“This autumn, it worked the 6.6m paddle roller in front of two drills with no issue. The tractor was dyno-tested by Agritune making 140hp at the PTO shaft which it’s doing at ease, thanks to that under stressed 7.5l engine.”
One of the only things not working on the tractor when it arrived, according to Jeremy, was the air-conditioning which he had sorted.
Aside from the lack of suspension, it’s got all the modern refinements you’d need, yet it still feels raw like how tractors used to feel.
“It’s a tractor everyone enjoys operating and an example I can’t see myself parting with,” Jeremy said.
Ford first announced its 40 Series in 1991 as the successor to its ageing TW and 10 Series tractors.
Somewhat a blank canvas at the time, it laid foundations for a completely new range from the ground up aside from the carryover of a few proven components.
Initially, the range consisted of the 5640 (4cyl 75hp), 6640 (4cyl 85hp), 7740 (4cyl turbo 95hp), 7840 (6cyl 100hp), 8240 (6cyl 110hp) and the flagship 8340 (6cyl 120hp).
The 40 Series offered three 40km/h transmission options, the SL, SL Dual Power and SLE.
The basic SL 12Fx12R option comprises four manual gears with three ranges (low, medium, high) and a mechanical shuttle lever. Next up is the 24Fx24R SL Dual Power, similar to that in the earlier 10 Series models.
Its functionality was practically the same as the SL only with the addition of button activated splitters positioned on the gearstick, doubling the number of gears.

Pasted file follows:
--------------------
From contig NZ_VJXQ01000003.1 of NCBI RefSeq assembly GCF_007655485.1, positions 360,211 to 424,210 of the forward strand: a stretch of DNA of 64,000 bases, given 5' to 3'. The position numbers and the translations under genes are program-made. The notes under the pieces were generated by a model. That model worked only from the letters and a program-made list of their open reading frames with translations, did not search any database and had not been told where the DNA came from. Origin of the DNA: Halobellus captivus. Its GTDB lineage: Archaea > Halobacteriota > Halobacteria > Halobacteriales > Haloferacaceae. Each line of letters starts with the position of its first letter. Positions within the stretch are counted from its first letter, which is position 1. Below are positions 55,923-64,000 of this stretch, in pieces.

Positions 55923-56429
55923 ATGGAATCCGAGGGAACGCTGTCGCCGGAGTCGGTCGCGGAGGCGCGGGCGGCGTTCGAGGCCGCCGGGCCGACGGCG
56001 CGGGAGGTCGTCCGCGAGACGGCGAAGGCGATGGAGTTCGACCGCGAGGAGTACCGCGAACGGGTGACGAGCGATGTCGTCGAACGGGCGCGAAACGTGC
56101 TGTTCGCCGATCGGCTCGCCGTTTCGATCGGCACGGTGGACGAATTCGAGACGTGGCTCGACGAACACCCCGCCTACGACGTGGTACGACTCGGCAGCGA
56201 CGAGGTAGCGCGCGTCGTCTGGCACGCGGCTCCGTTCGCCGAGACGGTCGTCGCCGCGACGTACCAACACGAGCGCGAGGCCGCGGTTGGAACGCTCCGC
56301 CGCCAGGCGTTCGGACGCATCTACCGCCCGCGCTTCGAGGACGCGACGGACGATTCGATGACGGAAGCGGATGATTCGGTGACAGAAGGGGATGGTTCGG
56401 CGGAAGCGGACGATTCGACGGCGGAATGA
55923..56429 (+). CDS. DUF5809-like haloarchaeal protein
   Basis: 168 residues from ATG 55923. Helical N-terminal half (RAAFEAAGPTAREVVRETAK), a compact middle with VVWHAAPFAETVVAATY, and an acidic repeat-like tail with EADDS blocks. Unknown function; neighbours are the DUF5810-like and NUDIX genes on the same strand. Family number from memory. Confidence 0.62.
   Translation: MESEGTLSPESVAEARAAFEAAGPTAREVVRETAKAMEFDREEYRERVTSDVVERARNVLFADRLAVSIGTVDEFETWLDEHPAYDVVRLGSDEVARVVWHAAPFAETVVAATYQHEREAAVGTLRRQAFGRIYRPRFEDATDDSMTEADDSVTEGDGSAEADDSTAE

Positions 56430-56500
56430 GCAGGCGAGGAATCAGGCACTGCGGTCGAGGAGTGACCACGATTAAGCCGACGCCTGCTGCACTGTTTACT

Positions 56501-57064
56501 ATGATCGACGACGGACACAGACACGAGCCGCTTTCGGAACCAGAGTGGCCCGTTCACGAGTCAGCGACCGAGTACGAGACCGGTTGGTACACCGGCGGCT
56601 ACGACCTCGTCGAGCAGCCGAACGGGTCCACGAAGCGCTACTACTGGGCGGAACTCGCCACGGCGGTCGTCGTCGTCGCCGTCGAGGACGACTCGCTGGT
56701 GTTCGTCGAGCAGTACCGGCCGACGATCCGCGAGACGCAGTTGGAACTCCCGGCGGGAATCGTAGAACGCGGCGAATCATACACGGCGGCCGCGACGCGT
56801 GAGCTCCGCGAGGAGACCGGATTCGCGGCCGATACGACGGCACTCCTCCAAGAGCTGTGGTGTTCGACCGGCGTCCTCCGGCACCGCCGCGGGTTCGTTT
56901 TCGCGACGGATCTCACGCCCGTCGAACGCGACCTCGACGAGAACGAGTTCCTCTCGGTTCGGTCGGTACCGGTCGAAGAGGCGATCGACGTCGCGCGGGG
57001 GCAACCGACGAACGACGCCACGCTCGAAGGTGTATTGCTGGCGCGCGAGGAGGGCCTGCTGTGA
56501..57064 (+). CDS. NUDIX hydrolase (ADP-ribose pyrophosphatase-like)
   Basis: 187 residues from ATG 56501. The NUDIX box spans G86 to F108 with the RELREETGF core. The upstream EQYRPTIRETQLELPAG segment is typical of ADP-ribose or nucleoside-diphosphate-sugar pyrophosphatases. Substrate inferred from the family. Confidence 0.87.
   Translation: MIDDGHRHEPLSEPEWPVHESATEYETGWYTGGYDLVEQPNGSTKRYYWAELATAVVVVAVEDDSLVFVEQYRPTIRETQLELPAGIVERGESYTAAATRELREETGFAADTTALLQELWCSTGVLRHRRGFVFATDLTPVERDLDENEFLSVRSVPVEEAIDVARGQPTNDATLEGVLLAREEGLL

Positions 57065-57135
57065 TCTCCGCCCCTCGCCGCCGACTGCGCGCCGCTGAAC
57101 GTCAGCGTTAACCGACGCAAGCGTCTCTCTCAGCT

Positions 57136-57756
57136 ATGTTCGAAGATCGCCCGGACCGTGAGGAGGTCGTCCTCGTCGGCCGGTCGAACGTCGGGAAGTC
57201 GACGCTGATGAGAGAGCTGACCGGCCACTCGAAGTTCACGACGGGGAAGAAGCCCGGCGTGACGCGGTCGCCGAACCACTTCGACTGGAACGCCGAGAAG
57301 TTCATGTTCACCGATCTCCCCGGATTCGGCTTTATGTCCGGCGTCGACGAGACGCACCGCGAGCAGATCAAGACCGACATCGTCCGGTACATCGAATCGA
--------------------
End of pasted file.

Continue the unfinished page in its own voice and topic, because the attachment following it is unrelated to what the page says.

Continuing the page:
Then there was the 16Fx16R Electroshift semi-powershift transmission fitted as standard in SLE models. It featured two gears with four powershifts in each.
Once in fourth gear, the lever had to be pushed forward to engage gears five to eight. Both the SL Dual Power and SLE Electroshift had an additional high and low range gear lever and a manual shuttle lever which featured an integrated clutch button from 1993 onwards.
As mentioned already, transmission solenoids on early SLE models (pre-1993) were positioned internally which were changed afterwards and moved externally.
Internal solenoids meant opening the unit in the event of an issue, proving quite a bit more costly and time-consuming. Another update believed to have been introduced in 1993 was the move away from linkage-operated gears to cable for smoother shifting.
Other standard features of SLE models included electronic linkage control and a closed centre hydraulic pump.
Predecessor models to Ford’s 40 Series were known for their engines going porous. So, Ford knew that this was an area needing to be addressed and so it was with the arrival of the Powerstar units fitted in its 40 Series tractors. To this day, these 6.6l (7840) and 7.5l (8240 and 8340) six pot units are well regarded in terms of performance and reliability.
Early 8340 models built between 1991 and 1994 were non-turbo and produced 120hp. From 1994 onwards a turbo’d version was fitted which saw output increase marginally to 125hp.
After Fiat’s 80% buyout of Ford New Holland, the official merging of the two names to form New Holland happened in 1995. Aside from the roof going from white to blue and chassis from blue to grey, the front axles changed from Carrero to Fiat. Minor changes were also made to the dash, interior and electrics.
By the end of 1996, all tractors were now fully badged and branded as New Holland with the removal of the Ford lettering below the model number. Rear mudguards went from metal to a more durable moulded plastic.
Lift controls also changed and so did cab handrails which were lengthened and new mounting point for work lamps. Dynamic ride control became an option at this point to help cushion heavy rear linkage mounted implements.